What is a Suture?

A suture is a material, primarily a type of thread used extensively and commonly in all kinds of surgery as a tissue closure. When a suture is used in periodontal surgery, it is used to close the gap between two teeth. Sometimes, doctors may use sutures to correct gum disease or relieve pain. The most common sutures used in dental surgery are Polypropylene, Polyglactin 910, Silk and Polyglactin 910 Antibacterial.

Types of Sutures based on the material composition

Polypropylene : These are made from Polypropylene monofilament and are very strong yet soft, making them suitable for various periodontal surgeries.

Polyglactin 910 & Polyglactin 910 with Antibacterial : These are made from Polyglactin 910, a synthetic absorbable material with excellent Histocompatibility with the Gum tissues. These can be also be had with Antibacterial properties

Silk : Non absorbable braided, coated suture made from natural silk filaments widely used across dental surgeries

Properties of good Sutures

Selecting the right suture depends on the anatomical structure and the area where surgery is to be performed, as much as the surgeon’s technique and experience. The properties of an ideal suture are

  • Durability – is the quality of a suture’s strength or ability to withstand stress.
  • Tensile Strength – is the amount of force needed to stretch a suture. Minimum tension force should be applied to the suture to enable wound closure.
  • Elasticity – is the degree to which a suture can be stretched without being torn and the ability to return to its original form and length after the stretch.
  • Knot Security – Is related to the suture knot not getting slipped once the surgeon has placed on the tissue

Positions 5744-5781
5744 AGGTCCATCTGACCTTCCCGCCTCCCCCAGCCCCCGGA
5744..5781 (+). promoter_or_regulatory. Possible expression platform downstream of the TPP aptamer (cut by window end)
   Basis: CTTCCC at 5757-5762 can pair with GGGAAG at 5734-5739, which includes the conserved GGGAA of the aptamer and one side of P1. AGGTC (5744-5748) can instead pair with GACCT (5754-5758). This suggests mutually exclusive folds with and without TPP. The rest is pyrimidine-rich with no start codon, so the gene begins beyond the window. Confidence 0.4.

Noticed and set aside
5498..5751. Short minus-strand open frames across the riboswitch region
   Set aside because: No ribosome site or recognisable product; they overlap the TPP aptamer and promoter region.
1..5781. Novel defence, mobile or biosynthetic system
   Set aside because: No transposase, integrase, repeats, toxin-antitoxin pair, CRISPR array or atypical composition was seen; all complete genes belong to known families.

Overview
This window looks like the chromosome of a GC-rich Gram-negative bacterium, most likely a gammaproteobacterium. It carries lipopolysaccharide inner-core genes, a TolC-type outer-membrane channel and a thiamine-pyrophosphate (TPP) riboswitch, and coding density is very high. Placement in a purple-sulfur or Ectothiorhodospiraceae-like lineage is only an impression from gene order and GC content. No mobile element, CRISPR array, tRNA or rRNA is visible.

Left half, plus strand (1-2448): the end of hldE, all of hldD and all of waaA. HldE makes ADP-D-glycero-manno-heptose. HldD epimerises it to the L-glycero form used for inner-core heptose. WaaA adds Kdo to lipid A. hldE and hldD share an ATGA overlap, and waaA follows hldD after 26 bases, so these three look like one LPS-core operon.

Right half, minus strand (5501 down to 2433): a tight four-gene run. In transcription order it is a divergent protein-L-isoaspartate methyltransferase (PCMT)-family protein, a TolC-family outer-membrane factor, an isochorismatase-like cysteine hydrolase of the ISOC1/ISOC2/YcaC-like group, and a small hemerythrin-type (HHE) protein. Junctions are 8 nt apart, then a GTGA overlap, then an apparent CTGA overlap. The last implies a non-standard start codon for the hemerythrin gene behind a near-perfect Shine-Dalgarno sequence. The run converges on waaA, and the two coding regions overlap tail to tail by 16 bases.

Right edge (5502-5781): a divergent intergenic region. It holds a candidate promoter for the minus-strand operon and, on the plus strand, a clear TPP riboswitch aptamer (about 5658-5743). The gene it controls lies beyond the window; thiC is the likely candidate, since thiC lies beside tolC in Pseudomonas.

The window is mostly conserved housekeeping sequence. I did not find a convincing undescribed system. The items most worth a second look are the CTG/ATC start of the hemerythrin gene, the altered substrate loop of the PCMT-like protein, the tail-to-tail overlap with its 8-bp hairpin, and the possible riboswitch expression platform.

• Minimal Tissue Reaction – A good suture should resist the bacterial growth and cause minimal reaction in the tissue post implantation

Suturing Techniques used in Periodontal Surgery

Simple Interrupted Technique : It is the most common suture technique where the suture passes from one side of the wound and exits on the other, with a knot on top.

Risks in Periodontal Surgery

The risks associated with periodontal surgery are-

  • Graft Infection – This is where infection occurs in the grafted area. The chances of this happening are low, but it is still a risk.
  • Wound Infection – This happens when an infection occurs in the surgical wound. The chances of this happening are high.
  • Bleeding – This happens when the suture tears during surgery or the surgical site ooze blood.
  • Pain – This is usually associated with surgery and caused by the cut tissue.

Advantages of Sutures Used in Periodontal Surgery

The advantages of sutures used in periodontal surgery are-

  • Quick Recovery – When compared to other types of surgery, oral surgeries have less recovery time because the muscles are not damaged.
  • No Reassessment Needed for Wound Care – Most oral surgeries require the patient to be reassessed for wound care, but sutures do not.
  • No Oral Surgery for Jaw Fusion – Oral surgeries such as extraction of teeth and periodontal surgery do not require a fusion of the jaw, making a recovery faster as less time is spent in the hospital.
  • No Oral Surgery for Orthodontic Treatment – Periodontal surgery can be performed on non-adherent gums, whereas extractions are usually performed on adherent gums. This makes recovery quicker as less time is spent in the hospital.


Periodontal or gum surgery is a surgical procedure in which the inflamed and septic Gums are treated by grafting healthy gums from the oral gum tissues. The most common periodontal surgeries are gum re-habilitation, gingival augmentation, and gum grafting. Due to the risk of infection, gum re- habilitation and gum grafting are the only two gums surgeries that need to be performed in a sterile environment. The patient’s gums are often too damaged to re- habilitate or graft them. In this case, a re-habilitation may be performed to help the patient eat soft foods again.